If you ever care to pay little attention to the job ads, you will probably find that “critical thinking” is a commonly used phrase in the job requriment section. With that said, we can be better of if we are more critical, or at least appreciate a critical mindset.

I have been actually reading a book Asking the Right Question-A Guide to Critical Thinking, written by M. Neil Browne and Stuart M. Keeley. And starting from today, I will be jotting down some notes of the book here so that anyone who happens to drop by could have the chance to get more understanding of critical thinking and how we make critical thinking our own.

I do this simply because:

  • Critical thinking is essential for personal development and career success;
  • This book is a great one on the issue in question;
  • Not everyone got the chance to read this book;
  • Not everyone like reading;
  • …and most obviously: I love sharing.

The notes will be chapter based and you could expected at least 14 parts in this series. Be patient here, coz it worths.

OK. Here we go with part 1: The Benefit of Asking the Right Questions

1. What is critical thinking and the appropriate way to ask questions?
Critical thinking consists of an awareness of a set of interrelated critical questions, plus the ability and willingness to ask and answer them at appropriate times.

By our questions, we are saying to the person: I am curious; I want to know more; help me. This request shows respect for the other person. The point of your questions is that you need help to have a deeper understanding or appreciation of what is being said.

2. Two information process approaches

– The Sponge Approach

Just buy whatever was heard lately, without examination;

– The Panning-for-Gold Approach

The process of panning for gold provides a model for active readers and listeners as they try to determine the worth of what they read and hear.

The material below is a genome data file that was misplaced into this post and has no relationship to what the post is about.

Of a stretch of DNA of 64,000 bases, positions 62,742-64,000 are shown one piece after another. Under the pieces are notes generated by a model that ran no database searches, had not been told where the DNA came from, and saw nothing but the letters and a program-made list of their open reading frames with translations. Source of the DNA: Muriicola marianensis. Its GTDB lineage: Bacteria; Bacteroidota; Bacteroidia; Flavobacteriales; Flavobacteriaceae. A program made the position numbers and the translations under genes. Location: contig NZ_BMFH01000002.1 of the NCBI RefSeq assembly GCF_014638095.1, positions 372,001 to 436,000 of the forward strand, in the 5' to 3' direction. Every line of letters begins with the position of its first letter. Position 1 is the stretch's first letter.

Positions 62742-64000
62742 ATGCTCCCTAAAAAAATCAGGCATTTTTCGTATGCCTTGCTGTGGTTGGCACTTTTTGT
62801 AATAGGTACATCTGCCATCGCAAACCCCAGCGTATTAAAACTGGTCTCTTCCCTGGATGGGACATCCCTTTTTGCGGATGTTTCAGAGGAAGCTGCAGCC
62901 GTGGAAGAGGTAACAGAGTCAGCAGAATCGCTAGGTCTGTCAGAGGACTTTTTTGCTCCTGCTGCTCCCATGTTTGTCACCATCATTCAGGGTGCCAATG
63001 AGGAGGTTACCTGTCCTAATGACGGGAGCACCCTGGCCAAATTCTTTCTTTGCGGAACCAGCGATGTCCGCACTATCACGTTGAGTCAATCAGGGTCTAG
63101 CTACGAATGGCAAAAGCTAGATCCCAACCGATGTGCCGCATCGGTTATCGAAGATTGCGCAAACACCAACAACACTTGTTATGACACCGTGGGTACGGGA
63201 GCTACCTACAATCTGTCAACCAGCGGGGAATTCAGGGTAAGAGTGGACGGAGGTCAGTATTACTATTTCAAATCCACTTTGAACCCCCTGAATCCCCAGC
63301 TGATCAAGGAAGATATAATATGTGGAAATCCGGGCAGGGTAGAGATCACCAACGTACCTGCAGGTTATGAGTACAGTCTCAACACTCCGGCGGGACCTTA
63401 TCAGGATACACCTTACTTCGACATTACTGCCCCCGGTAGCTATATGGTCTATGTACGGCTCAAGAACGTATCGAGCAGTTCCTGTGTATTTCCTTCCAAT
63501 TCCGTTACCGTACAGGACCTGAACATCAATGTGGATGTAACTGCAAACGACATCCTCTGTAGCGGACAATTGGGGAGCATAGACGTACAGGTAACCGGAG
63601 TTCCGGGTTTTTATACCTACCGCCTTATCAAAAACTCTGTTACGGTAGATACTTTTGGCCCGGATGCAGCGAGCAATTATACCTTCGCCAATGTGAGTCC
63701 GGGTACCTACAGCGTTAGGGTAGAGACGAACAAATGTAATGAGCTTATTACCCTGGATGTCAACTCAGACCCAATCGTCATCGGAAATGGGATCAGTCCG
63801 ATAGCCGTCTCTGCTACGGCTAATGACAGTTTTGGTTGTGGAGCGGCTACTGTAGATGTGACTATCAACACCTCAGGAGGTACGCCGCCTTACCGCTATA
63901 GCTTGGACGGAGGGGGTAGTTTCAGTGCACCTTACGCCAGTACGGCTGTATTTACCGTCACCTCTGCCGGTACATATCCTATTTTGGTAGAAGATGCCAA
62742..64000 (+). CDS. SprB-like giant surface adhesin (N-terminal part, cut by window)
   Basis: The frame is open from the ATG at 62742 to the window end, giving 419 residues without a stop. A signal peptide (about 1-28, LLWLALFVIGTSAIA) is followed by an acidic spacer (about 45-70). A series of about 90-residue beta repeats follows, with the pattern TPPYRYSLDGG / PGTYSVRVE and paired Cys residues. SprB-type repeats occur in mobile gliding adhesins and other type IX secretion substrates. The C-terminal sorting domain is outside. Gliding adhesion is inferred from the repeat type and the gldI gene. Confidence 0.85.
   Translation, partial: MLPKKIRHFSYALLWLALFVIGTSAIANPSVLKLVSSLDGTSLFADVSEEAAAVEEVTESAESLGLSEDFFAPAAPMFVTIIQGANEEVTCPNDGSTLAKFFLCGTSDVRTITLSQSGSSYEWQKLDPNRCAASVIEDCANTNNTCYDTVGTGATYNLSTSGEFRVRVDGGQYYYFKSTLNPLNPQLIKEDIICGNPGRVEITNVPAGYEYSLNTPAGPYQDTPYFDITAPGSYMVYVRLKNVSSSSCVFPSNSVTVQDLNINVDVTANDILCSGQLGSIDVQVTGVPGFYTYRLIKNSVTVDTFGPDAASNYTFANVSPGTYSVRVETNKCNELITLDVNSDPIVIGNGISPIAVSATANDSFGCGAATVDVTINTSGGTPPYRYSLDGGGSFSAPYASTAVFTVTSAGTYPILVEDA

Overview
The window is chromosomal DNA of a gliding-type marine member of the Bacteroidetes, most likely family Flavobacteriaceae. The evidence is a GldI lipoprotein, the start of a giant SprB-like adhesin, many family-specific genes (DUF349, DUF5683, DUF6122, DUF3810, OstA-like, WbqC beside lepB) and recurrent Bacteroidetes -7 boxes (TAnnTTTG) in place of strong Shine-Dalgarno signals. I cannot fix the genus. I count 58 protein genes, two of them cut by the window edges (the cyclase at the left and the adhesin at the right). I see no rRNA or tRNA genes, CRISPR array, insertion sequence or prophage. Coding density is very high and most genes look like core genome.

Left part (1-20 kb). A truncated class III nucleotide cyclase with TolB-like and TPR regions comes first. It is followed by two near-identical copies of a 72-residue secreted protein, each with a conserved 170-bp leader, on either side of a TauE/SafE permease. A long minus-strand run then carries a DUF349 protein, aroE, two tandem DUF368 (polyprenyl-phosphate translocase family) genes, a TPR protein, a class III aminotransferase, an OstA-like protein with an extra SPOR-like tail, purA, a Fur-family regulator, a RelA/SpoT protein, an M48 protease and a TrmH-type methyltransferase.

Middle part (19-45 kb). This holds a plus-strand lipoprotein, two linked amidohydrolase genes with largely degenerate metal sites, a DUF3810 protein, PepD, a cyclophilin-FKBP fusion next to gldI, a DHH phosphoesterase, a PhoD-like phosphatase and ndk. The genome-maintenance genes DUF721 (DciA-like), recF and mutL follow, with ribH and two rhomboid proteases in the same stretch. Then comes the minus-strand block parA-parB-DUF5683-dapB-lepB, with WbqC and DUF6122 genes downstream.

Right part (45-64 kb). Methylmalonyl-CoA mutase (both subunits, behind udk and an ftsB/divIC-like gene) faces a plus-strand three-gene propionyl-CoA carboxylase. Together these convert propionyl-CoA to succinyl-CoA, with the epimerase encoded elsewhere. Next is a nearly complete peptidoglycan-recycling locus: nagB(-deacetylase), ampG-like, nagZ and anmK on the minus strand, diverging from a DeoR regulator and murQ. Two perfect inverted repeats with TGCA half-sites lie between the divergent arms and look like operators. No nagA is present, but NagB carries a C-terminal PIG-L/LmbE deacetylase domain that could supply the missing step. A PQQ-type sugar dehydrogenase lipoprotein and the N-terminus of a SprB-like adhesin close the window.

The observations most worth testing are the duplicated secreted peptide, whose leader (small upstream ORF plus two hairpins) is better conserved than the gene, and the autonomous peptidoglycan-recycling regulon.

Either of them makes sense in certain situations. There is no absolute right or wrong. And when we talk about critical thinking, we are more likely to be thinking in the panning for gold approach.

3. Sense of Critical thinking

We bring lots of personal baggage to every decision we make—experiences, dreams, values, training, and cultural habits. However, if you are to grow, you need to recognize these feelings, and, as much as you are able, put them on a shelf for a bit. Only that effort will enable you to listen carefully when others offer argument that threaten or violate your current beliefs.

Remember: Emotional involvement should not be the primary basis for accepting or rejecting a position.

Therefore, there are two level of critical thinking:

– Weak-sense critical thinking

If you approach critical thinking as a method for defending your initial beliefs or those you are paid to have, you are engaged in weak-sense critical thinking.

– Strong-Sense Critical Thinking

Strong-Sense critical thinking requires us to apply the critical questions to all claims, including our own.

Weak-sense critical thinking is the use of critical thinking to defend our current beliefs. Strong-sense critical thinking is the use of the same skills to evaluate all claims and beliefs, especially your own.

In a nutshell, to be thinking critically, asking the right questions listed below:
  1. What are the issues and the conclusions?
  2. What are the reasons?
  3. Which words or phrases are ambiguous?
  4. What are the value conflicts and assumptions?
  5. What are the descriptive assumptions?
  6. Are there any fallacies in the reasoning?
  7. How good is the evidence?
  8. Are there rival causes?
  9. Are the statistics deceptive?
  10. What significant information is omitted?
  11. What reasonable conclusions are possible?
Until next time, keep thinking critically!
Jeff Wang
28 August 2009
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